In the current landscape of search engine marketing, it isn’t enough to get your content published, crawled, and indexed. You want to own it. You want it working for you. But there is a major obstacle to that happening for many webmasters.
It’s called duplicate content.
Duplicate content is a phrase that has scared a lot of webmasters into unnecessary paranoia. The problem with duplicate content has always been scraping, not two articles by the same author that are somewhat similar.
Look at it this way. You have two articles that overlap. They are both on your website and clearly have you as the author. What’s the worse that can happen? In Google’s world, you could have one of the articles de-indexed. While that could be an inconvenience, it pales in comparison to an article you wrote being de-indexed while the same article with someone else’s byline being catapulted to a No. 1 ranking. That would hurt.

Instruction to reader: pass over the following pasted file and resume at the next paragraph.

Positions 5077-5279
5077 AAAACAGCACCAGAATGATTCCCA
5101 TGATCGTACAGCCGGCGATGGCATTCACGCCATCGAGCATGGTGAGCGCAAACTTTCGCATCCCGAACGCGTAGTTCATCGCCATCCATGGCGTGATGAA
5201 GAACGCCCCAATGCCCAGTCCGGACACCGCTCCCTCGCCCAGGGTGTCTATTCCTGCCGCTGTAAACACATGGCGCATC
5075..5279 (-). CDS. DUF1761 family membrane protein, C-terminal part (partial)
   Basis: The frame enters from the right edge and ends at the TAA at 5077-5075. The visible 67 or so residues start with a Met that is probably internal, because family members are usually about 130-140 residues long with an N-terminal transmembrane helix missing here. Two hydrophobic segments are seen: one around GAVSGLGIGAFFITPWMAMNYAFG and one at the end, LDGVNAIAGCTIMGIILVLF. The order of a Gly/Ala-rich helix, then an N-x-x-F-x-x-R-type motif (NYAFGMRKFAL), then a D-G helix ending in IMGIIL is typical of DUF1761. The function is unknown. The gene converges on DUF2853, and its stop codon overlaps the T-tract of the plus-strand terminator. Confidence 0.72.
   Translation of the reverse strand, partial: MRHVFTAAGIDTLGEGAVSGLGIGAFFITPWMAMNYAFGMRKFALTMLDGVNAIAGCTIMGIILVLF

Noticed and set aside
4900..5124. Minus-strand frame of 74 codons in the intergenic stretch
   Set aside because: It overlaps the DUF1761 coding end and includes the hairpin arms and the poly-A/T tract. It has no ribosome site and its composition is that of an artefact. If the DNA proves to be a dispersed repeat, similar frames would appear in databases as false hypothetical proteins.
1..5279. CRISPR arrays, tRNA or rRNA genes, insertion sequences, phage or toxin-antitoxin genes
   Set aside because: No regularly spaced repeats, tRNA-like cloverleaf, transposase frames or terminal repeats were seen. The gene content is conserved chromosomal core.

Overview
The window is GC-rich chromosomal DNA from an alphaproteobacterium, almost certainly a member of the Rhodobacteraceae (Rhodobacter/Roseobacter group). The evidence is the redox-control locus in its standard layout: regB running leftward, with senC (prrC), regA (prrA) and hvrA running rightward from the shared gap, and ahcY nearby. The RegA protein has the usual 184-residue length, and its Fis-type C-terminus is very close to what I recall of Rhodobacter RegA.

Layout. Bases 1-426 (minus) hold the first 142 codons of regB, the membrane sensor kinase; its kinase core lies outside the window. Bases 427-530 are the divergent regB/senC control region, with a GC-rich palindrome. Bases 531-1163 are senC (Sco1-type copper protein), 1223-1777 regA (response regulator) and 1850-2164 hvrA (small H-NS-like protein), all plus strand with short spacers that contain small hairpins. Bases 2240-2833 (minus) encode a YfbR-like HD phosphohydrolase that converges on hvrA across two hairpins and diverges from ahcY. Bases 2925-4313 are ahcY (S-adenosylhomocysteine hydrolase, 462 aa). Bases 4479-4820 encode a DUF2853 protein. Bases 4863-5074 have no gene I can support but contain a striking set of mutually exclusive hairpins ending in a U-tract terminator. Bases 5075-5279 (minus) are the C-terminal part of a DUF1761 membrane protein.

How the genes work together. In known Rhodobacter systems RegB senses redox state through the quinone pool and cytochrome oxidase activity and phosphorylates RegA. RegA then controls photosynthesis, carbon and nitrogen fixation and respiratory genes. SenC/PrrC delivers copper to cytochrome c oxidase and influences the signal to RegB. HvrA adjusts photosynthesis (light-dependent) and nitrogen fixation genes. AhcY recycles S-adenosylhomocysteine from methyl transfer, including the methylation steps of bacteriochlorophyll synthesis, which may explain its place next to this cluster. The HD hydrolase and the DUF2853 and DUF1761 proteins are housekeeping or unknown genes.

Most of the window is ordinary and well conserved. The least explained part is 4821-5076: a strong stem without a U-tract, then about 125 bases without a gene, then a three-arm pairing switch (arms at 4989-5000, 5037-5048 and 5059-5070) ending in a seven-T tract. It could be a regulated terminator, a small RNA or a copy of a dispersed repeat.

Google’s problem with duplicate content is knowing which version of an article came first. If they get it right, no problem; if they get it wrong, that’s a problem.
When you publish your content on the web, article directories may not be the best place to go to. That’s because you are competing with thousands of articles and if your article appears elsewhere on the web, there’s no guarantee that your article in the article directory will be recognized by the search engines. Send original content to niche publishers that link back to you with a bio. Make sure those article are indexed fairly quickly.